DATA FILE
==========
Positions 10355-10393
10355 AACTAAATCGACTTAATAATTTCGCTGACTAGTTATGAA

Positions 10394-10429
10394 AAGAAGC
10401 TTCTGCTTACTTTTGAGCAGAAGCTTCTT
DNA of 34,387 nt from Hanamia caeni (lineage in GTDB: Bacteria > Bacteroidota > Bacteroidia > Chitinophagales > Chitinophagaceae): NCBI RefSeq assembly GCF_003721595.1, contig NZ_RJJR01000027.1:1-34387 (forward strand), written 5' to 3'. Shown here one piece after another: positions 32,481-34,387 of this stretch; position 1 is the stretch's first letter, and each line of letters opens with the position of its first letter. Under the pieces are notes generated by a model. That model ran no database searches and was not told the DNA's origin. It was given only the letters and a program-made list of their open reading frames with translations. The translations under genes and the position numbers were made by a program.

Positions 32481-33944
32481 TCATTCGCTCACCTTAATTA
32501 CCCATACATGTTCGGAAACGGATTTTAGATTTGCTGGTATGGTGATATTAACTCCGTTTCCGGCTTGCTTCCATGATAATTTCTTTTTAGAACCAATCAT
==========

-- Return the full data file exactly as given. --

Positions 10355-10393
10355 AACTAAATCGACTTAATAATTTCGCTGACTAGTTATGAA

Positions 10394-10429
10394 AAGAAGC
10401 TTCTGCTTACTTTTGAGCAGAAGCTTCTT
DNA of 34,387 nt from Hanamia caeni (lineage in GTDB: Bacteria > Bacteroidota > Bacteroidia > Chitinophagales > Chitinophagaceae): NCBI RefSeq assembly GCF_003721595.1, contig NZ_RJJR01000027.1:1-34387 (forward strand), written 5' to 3'. Shown here one piece after another: positions 32,481-34,387 of this stretch; position 1 is the stretch's first letter, and each line of letters opens with the position of its first letter. Under the pieces are notes generated by a model. That model ran no database searches and was not told the DNA's origin. It was given only the letters and a program-made list of their open reading frames with translations. The translations under genes and the position numbers were made by a program.

Positions 32481-33944
32481 TCATTCGCTCACCTTAATTA
32501 CCCATACATGTTCGGAAACGGATTTTAGATTTGCTGGTATGGTGATATTAACTCCGTTTCCGGCTTGCTTCCATGATAATTTCTTTTTAGAACCAATCAT